Skip to main content

A motion before the Vancouver Park Board could mark the next step toward reconciliation with three Vancouver-area First Nations.

Commissioners are scheduled to vote Monday on a proposal that would recognize and acknowledge traditional places and names within Vancouver park boundaries.

The commissioner behind the motion, Stuart Mackinnon, says the motion asks the Musqueam, Squamish and Tsleil-Waututh First Nations to identify traditional names of places, such as those along Burrard Inlet or within Stanley Park.

Story continues below advertisement

He says the motion calls on the board to recognize the names and locations and work toward reflecting them in the city’s public spaces.

Mackinnon says he has been told by a Squamish Nation member that Stanley Park wouldn’t be renamed, “because it never had a name, it was a forest.”

However, he says there are many places within the park that were important Indigenous sites.

“(There were) villages and hunting grounds and residences and so they will have traditional names. Much of our foreshore, what we call Burrard Inlet, had villages, camps and fishing spots that probably had names,” he says.

“The idea here is that part of reconciliation is truth telling, and part of the truth telling of colonial history is that we didn’t name things, we renamed them, way back when.”

The motion celebrates the rich language and culture of the region’s original inhabitants and offers the chance to share place names from their oral and written history, Mackinnon adds.

If adopted, Mackinnon says recommendations for Indigenous names would have to be submitted to the board’s naming committee and would be open to public process and input from the three First Nations.

Story continues below advertisement

Earlier this year, councillors unanimously passed a proposal for a colonial audit, examining how colonialism was entrenched in park board operations.

Mackinnon says he’s optimistic about Monday’s vote.

“I am hoping that this is the next step in our path to reconciliation and truth telling, and that it too will pass unanimously.”

Report an error
Due to technical reasons, we have temporarily removed commenting from our articles. We hope to have this fixed soon. Thank you for your patience. If you are looking to give feedback on our new site, please send it along to feedback@globeandmail.com. If you want to write a letter to the editor, please forward to letters@globeandmail.com.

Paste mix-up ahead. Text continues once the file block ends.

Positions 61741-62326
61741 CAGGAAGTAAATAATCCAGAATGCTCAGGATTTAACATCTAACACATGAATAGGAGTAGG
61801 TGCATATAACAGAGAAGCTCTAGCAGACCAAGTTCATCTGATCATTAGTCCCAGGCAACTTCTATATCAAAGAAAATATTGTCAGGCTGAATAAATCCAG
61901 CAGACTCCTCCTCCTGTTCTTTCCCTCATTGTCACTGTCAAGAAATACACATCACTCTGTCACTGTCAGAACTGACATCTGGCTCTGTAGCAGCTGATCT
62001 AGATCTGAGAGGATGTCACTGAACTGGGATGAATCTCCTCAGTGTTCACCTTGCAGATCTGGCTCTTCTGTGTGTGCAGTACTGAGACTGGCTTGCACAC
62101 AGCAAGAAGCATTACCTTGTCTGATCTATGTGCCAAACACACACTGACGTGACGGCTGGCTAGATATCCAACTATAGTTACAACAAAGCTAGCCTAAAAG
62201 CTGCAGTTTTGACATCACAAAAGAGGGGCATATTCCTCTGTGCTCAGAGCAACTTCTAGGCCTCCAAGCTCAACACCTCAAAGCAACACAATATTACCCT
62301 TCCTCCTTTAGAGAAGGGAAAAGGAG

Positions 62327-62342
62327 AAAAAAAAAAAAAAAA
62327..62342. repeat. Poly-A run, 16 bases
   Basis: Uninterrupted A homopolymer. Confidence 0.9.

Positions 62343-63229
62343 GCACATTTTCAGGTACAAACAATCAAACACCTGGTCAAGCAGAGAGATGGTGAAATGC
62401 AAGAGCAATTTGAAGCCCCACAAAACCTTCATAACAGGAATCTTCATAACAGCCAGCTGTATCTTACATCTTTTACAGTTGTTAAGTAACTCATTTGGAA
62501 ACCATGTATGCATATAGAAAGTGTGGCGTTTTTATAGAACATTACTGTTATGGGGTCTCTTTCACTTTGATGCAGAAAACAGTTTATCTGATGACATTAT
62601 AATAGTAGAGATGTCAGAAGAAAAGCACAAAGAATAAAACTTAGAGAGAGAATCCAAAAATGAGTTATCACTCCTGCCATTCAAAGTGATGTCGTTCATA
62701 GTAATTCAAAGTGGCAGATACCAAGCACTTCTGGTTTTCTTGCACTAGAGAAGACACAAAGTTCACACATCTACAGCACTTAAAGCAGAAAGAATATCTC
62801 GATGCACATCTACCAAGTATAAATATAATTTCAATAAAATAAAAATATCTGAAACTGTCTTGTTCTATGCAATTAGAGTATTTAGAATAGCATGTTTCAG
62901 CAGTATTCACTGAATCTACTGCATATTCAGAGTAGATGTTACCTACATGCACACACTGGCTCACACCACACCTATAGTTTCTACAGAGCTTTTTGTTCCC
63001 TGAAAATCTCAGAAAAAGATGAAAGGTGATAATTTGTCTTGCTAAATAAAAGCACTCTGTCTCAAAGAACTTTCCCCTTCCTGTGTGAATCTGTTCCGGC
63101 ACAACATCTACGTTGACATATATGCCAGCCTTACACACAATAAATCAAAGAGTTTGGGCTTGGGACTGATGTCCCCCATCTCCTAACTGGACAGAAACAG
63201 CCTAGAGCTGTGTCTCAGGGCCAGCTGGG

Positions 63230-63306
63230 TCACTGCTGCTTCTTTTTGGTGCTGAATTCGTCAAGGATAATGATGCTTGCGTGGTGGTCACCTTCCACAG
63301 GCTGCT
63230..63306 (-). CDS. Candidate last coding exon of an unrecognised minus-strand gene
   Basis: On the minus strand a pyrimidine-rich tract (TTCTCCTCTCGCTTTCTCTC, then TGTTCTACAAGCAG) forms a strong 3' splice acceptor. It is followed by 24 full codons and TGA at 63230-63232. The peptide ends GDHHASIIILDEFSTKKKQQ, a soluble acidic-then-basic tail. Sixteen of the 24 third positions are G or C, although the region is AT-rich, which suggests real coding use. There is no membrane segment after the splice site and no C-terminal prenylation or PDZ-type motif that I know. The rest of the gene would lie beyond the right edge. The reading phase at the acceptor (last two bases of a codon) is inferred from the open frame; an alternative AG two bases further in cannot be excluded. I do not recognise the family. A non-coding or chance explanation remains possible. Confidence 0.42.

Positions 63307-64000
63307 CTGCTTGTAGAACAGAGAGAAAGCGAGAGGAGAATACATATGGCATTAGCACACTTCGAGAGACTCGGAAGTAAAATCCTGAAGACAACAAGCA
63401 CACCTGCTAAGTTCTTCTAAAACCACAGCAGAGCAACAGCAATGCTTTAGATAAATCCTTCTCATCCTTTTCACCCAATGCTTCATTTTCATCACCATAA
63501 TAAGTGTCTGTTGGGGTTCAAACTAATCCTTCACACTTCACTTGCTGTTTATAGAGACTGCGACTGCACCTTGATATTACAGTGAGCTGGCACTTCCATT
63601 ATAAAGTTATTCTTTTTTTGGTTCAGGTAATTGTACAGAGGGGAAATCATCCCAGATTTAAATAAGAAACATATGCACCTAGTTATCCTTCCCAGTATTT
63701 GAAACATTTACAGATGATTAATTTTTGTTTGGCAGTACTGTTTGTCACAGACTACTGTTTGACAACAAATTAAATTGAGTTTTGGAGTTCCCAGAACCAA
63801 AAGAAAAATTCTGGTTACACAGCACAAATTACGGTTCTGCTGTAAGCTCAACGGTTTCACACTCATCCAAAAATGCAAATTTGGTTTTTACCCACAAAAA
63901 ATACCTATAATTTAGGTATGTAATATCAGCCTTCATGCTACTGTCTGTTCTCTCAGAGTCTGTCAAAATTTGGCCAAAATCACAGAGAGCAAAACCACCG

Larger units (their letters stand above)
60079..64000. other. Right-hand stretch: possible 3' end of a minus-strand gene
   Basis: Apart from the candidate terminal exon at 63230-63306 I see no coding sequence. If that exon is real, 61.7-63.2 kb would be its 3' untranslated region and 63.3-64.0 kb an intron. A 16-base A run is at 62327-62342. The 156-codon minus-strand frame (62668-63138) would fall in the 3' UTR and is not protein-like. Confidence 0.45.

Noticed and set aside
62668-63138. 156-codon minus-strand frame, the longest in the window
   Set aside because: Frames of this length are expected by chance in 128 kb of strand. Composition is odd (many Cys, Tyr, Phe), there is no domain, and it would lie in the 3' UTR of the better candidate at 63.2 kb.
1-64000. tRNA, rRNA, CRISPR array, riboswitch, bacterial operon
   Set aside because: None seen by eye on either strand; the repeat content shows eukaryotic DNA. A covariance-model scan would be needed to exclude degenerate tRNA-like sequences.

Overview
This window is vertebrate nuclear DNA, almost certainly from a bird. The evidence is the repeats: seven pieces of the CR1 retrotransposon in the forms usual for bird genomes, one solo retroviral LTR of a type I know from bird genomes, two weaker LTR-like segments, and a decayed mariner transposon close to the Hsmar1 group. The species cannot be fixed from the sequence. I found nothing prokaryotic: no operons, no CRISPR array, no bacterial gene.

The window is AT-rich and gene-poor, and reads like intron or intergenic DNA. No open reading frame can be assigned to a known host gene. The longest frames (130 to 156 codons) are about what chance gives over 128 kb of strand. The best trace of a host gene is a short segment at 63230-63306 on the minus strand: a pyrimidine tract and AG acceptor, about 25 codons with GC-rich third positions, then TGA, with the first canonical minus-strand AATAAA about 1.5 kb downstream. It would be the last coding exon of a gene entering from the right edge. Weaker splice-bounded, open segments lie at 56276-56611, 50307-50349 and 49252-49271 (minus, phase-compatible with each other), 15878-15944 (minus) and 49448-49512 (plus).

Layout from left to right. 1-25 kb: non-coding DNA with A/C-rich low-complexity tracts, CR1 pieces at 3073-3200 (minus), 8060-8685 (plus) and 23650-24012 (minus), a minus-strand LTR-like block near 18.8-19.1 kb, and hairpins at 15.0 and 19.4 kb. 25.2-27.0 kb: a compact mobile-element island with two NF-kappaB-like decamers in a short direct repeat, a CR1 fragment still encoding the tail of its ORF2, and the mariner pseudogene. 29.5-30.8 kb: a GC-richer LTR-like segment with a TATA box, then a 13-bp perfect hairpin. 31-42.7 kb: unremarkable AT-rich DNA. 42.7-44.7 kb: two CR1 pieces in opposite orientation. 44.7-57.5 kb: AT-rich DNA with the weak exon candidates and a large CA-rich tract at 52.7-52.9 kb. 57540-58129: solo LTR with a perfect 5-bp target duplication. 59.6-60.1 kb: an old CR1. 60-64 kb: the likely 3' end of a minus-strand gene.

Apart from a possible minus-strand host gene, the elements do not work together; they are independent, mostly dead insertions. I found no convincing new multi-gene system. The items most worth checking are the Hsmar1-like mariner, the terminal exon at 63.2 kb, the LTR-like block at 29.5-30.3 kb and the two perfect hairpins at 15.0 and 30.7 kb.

Welcome to The Globe and Mail’s comment community. This is a space where subscribers can engage with each other and Globe staff. Non-subscribers can read and sort comments but will not be able to engage with them in any way. Click here to subscribe.

If you would like to write a letter to the editor, please forward it to letters@globeandmail.com. Readers can also interact with The Globe on Facebook and Twitter .

Welcome to The Globe and Mail’s comment community. This is a space where subscribers can engage with each other and Globe staff. Non-subscribers can read and sort comments but will not be able to engage with them in any way. Click here to subscribe.

If you would like to write a letter to the editor, please forward it to letters@globeandmail.com. Readers can also interact with The Globe on Facebook and Twitter .

Welcome to The Globe and Mail’s comment community. This is a space where subscribers can engage with each other and Globe staff.

We aim to create a safe and valuable space for discussion and debate. That means:

  • Treat others as you wish to be treated
  • Criticize ideas, not people
  • Stay on topic
  • Avoid the use of toxic and offensive language
  • Flag bad behaviour

Comments that violate our community guidelines will be removed.

Read our community guidelines here

Discussion loading ...

To view this site properly, enable cookies in your browser. Read our privacy policy to learn more.
How to enable cookies